The ‘true’ scent of Austen’s London
Did Jane know about the Albany? If so what did she think about it? These were two of the questions that popped into my mind arriving back in Piccadilly.
The Albany doesn’t have a street number, but it is just known as ‘The Albany’, or ‘Albany’ (Albany Court Yard). It was built as Melbourne House between 1770 and 1774 and was opened in 1776. In 1802 the Duke of York gave up the house and it was converted by Henry Holland into 69 bachelor apartments, which were referred to as ‘sets’. (https://en.wikipedia.org/wiki/Albany_(London)
Lord Byron moved in to N2 in 1814 and Lady Caroline Lamb is one of the few women, who has managed to break the ‘no women rule’ by sneaking in to see Byron dressed as a pageboy!
Having rested and refueled with a coffee and scone before carrying on with ‘the walk’ it was an absolute must to visit Jermyn Street, which was as flourishing during Jane’s time as it is now. One of many tantalizing places that Jane might have been aware of, or seen was No. 81 Jermyn Street, which was a hotel towards the end of the 18th century. By 1811 it was owned by Robert Miller, and known as Miller’s Hotel. In 1803, the unsuccessful British Hotel was established in Nos 82 and 83 on lease to John Hickingbottom, who also obtained the stables at the back of these buildings and in 1804 converted them into a coffee-room and laundry. These hotels no longer exist, but were on the site of today’s Cavendish Hotel (https://www.thecavendish-london.co.uk/).
Jane Austen would have passed by James’s Church, Piccadilly (also known as St James’s Church, Westminster, and St James-in-the-Fields), which was built by Sir Christopher Wren and backs on to Jermyn Street and quite possibly have visited. If she did one wonders if she would have noticed that Mary Beale (née Cradock; 1633 – 8 October 1699), who was one of the most successful professional female portriat painters of the late 17th century. Mary Beale managed to support her family through her painting. She also wrote a book that was unpublished in her lifetime called Observations, although it was never officially published. Observations is believed to be one of the first instructional art books ever written by a woman. Some of her paintings are usually on display at the (https://www.geffrye-museum.org.uk), which is currently closed for refurbishment.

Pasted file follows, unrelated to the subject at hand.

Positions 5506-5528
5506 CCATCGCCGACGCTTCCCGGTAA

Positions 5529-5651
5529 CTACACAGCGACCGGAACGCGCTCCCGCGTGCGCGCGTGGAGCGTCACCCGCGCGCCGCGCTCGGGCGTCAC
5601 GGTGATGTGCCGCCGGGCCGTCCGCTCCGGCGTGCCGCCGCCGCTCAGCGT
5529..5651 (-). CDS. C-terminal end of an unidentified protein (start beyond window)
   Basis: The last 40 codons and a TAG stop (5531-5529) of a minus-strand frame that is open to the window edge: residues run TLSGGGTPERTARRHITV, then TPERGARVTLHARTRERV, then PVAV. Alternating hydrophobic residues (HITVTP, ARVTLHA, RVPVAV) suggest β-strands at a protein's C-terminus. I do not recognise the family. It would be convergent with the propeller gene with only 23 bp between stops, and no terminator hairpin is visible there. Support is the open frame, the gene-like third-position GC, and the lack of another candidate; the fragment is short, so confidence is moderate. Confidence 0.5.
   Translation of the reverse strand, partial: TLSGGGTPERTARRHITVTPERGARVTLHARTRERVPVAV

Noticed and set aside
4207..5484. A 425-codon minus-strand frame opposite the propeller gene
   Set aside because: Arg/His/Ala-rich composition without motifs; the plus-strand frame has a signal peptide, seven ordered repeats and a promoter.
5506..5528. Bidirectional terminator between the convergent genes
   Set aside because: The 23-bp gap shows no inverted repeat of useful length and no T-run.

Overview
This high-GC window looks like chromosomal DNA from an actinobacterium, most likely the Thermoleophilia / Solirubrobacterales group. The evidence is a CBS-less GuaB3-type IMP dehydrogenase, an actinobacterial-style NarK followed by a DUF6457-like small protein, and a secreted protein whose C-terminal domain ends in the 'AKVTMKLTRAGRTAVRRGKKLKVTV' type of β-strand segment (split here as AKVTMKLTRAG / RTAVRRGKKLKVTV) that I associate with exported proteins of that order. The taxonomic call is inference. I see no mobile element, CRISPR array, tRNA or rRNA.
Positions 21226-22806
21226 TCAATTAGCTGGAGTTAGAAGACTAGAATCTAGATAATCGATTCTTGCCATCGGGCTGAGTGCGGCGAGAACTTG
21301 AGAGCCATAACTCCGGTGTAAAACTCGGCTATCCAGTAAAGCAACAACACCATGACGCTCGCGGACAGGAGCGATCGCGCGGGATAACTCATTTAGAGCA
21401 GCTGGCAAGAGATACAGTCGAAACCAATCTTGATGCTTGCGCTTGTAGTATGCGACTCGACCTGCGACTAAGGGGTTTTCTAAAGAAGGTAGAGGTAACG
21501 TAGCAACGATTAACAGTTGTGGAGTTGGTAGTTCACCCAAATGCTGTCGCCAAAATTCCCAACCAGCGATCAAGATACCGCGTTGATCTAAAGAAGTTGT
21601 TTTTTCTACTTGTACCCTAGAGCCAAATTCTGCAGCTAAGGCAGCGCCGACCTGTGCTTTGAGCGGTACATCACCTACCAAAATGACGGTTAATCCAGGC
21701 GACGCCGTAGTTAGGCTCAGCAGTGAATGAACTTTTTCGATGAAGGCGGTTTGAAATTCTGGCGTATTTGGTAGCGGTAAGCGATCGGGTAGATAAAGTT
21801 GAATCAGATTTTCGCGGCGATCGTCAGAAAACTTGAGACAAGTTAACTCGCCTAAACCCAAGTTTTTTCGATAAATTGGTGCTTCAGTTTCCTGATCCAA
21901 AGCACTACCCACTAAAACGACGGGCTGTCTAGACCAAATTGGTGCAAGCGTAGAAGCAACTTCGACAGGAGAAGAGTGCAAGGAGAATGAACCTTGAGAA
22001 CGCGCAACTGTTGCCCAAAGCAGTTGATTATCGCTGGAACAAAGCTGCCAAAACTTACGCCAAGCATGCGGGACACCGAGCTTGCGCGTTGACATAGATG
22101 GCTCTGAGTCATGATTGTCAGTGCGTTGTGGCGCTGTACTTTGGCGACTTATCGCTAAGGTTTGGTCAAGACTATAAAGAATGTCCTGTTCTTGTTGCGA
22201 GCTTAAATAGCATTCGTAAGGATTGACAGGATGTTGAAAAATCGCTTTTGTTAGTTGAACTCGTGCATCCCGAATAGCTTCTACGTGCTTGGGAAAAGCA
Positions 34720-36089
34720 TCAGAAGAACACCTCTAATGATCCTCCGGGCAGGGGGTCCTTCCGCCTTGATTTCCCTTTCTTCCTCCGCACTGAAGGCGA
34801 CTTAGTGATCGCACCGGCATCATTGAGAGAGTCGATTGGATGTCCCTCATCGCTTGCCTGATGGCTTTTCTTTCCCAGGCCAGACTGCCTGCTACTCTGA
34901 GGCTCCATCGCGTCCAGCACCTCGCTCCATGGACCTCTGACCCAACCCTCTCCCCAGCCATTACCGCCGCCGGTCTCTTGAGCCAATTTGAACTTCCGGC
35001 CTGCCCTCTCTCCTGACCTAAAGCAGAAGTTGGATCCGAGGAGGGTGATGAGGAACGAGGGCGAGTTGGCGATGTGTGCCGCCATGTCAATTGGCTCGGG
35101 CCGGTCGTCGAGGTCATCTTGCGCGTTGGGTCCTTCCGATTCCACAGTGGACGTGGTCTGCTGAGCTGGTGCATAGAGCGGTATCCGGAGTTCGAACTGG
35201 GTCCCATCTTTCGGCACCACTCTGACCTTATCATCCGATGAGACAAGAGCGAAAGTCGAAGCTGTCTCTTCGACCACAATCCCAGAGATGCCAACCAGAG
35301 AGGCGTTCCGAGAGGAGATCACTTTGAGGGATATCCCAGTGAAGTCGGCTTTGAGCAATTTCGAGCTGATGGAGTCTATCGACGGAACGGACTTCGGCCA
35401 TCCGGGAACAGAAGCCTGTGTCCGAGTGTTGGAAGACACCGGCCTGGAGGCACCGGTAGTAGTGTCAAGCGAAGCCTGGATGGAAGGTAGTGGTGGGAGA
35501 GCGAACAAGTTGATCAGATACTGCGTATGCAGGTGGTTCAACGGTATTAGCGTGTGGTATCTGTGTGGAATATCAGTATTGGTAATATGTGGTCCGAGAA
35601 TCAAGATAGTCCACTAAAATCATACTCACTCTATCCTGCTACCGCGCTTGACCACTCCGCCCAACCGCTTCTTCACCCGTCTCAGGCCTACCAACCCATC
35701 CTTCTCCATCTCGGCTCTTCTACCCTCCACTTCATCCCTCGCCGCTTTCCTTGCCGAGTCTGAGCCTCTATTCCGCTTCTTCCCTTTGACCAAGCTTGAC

Jermyn Street is where in 1782 Sarah Siddons, the actress, sat for her portrait, which is known as ‘Euphrasia’ (painted by, John Keyse Sherwin).
The infamous highwayman and apothecary William Plunkett (d. 1791) also lived in this street. (http://stand-and-deliver.org.uk/highwaymen/james-maclaine-william-plunkett.html). However, even if Jane Austen wasn’t aware of these facts, or that The Gun Tavern was a hotbed of foreigners with revolutionary leanings at the end of the 18th, as highlighted by a reference in the 1792 obituary in The Gentleman’s Magazine, and Historical Chronicle, Volume 62, Part 2: “After only a few minutes ionoss, Mr. Demmie, master of the Gun tavern in Jermyn-street, St. James’s. This house is the favourite resort for foreigners, and was formerly kept by the famous Rouelle, now one of the members of the French National Asiembly. in the Close at Lichfield, aged 82” (This is a direct quote from the newspaper of the time and the spelling is as it appeared at the time.). Nor would she have visited Grenier’s Hotel, which was patronized by French refugees, although undoubtedly only those of ‘distinction’ see the anecdote from August 1813 in The British Mercury Or Annals of History, Politics, Manners …, Volume 2. The hotel is also mentioned in The Scots Magazine, Volume 55 of 1793 in which the suicide of a young Italian nobleman the Duke de Sicigniano, is described.
However, it is rather satisfying to imagine that Jane Austen might have been attracted to glance in the window of Jermyn Streets oldest shop, and in fact Britain’s oldest cheese shop, Paxton and Whitefield (http://www.jermynstreet.net/shop/paxton-whitfield/), which has been trading since 1797. She certainly wouldn’t have commented on the aroma that surrounds the shop, because according to my superficial knowledge Jane Austen never describes the scent of any such place in her novels.